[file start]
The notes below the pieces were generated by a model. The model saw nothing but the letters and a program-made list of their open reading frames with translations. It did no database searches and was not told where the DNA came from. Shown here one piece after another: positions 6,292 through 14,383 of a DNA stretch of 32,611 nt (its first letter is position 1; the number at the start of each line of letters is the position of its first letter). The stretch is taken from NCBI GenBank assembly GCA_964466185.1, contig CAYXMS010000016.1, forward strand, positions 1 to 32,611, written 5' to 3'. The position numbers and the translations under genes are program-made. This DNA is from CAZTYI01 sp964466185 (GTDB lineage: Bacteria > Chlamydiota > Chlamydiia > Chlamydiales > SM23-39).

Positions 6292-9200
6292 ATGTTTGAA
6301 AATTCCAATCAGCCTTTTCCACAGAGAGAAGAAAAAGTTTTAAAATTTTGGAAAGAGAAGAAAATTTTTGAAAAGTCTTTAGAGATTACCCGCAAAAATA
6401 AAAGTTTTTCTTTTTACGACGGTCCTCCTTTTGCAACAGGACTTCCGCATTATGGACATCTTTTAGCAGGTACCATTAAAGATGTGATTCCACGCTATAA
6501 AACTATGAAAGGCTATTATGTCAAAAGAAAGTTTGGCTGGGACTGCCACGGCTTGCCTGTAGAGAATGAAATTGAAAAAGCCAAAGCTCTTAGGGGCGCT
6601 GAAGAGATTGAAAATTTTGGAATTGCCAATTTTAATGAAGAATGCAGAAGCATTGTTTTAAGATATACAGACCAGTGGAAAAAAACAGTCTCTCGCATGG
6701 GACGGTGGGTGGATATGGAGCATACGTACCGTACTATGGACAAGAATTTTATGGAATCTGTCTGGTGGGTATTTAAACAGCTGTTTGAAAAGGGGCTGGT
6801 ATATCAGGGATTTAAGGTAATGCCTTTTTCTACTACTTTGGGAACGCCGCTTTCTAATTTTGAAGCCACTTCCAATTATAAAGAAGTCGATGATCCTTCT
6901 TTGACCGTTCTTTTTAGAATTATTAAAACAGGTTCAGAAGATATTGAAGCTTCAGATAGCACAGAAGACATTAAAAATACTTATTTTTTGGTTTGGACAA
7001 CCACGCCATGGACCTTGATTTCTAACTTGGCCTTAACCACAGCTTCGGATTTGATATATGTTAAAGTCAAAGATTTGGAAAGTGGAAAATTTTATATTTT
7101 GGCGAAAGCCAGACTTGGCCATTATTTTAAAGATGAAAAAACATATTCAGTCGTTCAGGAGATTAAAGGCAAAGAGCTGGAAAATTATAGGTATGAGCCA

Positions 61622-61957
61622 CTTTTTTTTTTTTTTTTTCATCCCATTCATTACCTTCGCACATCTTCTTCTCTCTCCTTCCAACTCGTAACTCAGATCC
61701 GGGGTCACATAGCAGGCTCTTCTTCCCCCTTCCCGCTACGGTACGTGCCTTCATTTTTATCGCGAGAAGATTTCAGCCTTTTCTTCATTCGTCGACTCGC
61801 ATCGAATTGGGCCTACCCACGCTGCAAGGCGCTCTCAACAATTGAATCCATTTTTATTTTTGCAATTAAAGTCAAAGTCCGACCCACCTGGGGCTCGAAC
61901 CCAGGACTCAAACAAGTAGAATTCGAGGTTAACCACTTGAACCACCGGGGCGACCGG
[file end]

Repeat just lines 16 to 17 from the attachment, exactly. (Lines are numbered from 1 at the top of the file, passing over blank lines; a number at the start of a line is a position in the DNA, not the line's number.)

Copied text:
61801 ATCGAATTGGGCCTACCCACGCTGCAAGGCGCTCTCAACAATTGAATCCATTTTTATTTTTGCAATTAAAGTCAAAGTCCGACCCACCTGGGGCTCGAAC
61901 CCAGGACTCAAACAAGTAGAATTCGAGGTTAACCACTTGAACCACCGGGGCGACCGG